Baku never fails to amuse me. This week I watched a group of young locals making a disturbance by singing in a coffee shop. But the real surprise was when I started to learn more about who they are.

The other night I joined a small group of young professionals who gathered at Coffie Moffie (an artsy coffee bar in Baku) to read Azerbaijani literature out loud together. They had chosen a humorous operetta by Uzeyir Hajibeyov, Arshin Mal Alan (The Cloth Peddler). This group, which has been meeting for about a year, refers to itself as the Strange Writers’ Gathering.

Strange? – I asked.

We’re each strange in our own way, said a guy with curly hair pulled back in a headband. He was the founder, Gani Nasirov, currently working as a guide for the Free City Walking Tour in Baku. He got the idea to organize this type of gathering when he was working on a master’s degree in EU and Russian Studies in Estonia. He liked how students there would gather on Friday nights to read literature aloud in English. The main goal was for people who were tired of parties to have a place to go, hang out and eat snacks. It was nice.

Now he has formed a similar group in Baku that meets periodically, each time selecting a work of literature that can be read within about 2 hours. They tend toward humorous and light themes because they aren’t here for philosophical discussions so much as for the sheer joy of reading together.  You can’t just go home after work. Then you’ll be even more tired the next day, said an English teacher named Lamiya, explaining how this gathering helps meet her emotional and social needs.

Strange Writers’ Gathering participants read their lines at a November meeting in Coffee Moffie

Rock music was pumping in Coffie Moffie as we got started. People trickled in with sandwiches and lattes: first friends of Gani, then others who had heard about the event on Facebook. There was an architect, a paralegal and a university registrar. One had studied in China and one in Turkey.

Everyone opened up the script on computers and tablets. Gani passed out little slips of paper with the character names to assign roles. We started out with just a handful of readers and had to double up on roles, but that was awkward when someone had to read a dialogue with himself. More people showed up as the evening went on.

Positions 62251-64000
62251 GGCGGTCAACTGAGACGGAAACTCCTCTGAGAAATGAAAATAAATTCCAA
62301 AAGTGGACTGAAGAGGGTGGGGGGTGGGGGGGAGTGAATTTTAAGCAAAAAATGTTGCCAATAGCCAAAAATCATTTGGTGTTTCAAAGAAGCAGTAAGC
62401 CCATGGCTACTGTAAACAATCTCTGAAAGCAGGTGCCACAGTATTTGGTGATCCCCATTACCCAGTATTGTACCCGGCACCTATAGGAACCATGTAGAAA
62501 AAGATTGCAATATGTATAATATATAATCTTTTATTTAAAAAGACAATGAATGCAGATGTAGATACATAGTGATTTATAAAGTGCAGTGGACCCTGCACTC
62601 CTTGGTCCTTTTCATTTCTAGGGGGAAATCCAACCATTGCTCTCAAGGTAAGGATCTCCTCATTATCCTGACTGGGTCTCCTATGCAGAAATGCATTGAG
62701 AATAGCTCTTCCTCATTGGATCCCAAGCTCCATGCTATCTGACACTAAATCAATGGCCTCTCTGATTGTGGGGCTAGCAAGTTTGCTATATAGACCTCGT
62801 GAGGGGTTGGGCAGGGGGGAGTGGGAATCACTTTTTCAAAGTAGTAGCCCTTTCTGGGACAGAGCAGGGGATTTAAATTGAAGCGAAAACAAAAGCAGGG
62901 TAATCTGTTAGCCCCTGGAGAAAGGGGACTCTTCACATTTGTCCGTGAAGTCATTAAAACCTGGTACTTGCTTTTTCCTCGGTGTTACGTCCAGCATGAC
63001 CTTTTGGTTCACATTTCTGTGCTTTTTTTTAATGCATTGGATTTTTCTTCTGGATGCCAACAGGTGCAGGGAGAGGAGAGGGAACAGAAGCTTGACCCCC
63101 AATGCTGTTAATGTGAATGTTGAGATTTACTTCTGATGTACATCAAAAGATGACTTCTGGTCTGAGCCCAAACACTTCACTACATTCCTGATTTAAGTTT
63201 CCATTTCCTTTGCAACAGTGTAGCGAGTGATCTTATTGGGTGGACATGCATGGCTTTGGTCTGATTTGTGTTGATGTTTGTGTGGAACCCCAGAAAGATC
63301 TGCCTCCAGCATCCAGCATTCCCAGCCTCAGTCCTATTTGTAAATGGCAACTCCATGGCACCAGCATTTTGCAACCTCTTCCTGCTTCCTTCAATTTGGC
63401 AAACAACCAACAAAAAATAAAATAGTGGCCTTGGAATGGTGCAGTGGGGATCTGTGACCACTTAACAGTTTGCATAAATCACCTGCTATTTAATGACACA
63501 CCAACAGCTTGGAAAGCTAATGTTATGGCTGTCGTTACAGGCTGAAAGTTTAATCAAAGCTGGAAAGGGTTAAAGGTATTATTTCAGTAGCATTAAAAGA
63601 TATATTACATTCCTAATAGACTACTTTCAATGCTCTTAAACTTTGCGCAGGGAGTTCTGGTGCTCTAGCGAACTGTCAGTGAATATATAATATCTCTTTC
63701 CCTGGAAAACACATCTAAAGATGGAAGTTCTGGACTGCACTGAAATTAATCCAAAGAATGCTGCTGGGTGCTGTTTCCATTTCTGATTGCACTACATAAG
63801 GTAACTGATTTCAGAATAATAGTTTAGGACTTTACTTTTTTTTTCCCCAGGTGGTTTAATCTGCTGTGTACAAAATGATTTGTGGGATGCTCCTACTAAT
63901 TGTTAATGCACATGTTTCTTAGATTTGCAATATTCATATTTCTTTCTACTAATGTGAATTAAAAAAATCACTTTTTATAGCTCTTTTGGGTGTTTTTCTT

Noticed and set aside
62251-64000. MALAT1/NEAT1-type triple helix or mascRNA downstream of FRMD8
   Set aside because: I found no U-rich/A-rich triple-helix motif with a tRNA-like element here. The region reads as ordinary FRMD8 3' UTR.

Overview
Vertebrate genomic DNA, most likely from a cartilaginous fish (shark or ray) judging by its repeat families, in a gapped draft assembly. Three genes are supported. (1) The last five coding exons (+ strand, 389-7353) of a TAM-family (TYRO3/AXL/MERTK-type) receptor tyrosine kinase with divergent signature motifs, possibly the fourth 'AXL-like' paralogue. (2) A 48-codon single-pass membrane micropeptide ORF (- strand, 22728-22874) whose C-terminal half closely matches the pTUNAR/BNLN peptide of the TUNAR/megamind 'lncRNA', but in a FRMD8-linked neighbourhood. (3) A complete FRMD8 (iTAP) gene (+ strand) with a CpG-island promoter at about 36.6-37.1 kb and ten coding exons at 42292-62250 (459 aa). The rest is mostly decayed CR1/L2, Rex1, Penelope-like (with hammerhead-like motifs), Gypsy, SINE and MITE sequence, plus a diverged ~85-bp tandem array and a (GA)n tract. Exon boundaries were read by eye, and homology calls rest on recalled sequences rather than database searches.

One newcomer started off reading tentatively but warmed to her role as she saw others’ enthusiasm for the story. The goal of the gathering was just to enjoy reading through a classic together in the original language, but it was hard not to get into the acting. Readers looked at each other over their computer screens and gestured into the air. They gave each other stage directions according to the script.

Cry, Gani commanded one girl. She obliged with a theatrical whimper and everyone giggled. 

I should have been reminded by the word operetta that The Cloth Peddler is a musical, but it took me by surprise when we reached the first song in the script and people started belting out the tunes. One girl who came in late froze up at her first musical line, saying I’m not going to sing this, but other people protested -  but you have a nice voice! We’ve heard it! She finally took a deep breath and started to sing with professional-sounding vibrato. When she came to the end of her part, silence fell, and I realized that the coffee shop had turned off its background music.

At one point as we were all warbling in chorus, another café patron wandered over asking if we were rehearsing for something. (He looked concerned, and rightly so. With no sheet music in the text and only one or two people who confidently carried the tune, it would not have made a stellar performance.) Someone in the group responded that they were just doing this for fun, and then everyone turned back to their scripts and carried on before the disturbed patron had shrugged and returned to his table.

I recently read an article online claiming that Azerbaijan is suffering from brain drain; it made an unfounded accusation that an increasing number of young people are studying or traveling abroad and failing to return to their heartland. But I disagree; I have seen more evidence of a countermovement. In the past year I’ve discovered more and more young people who have returned from abroad and are pouring their hearts into this country. I asked one girl in the group if she wants to leave Azerbaijan.

Definitely not, she replied. I don’t have any plans to move. Three years abroad was enough.

At the end of the reading, there was a quick discussion about other events coming up. I had formed an impression of this group as sort of nerdy young professionals, so I wasn’t surprised to hear about their chess tournaments and piano & wine evenings. (The misperception isn’t entirely my fault – after all, they did say they are the type of people who avoid parties.) But the next announcement was about running, and I was shocked to learn that this same group of people is the core of the Baku Runners’ Club. They meet three times a week to sprint up the steps beside the Funicular or run along the Boulevard. They’re undoubtedly strange, but surprisingly well-rounded.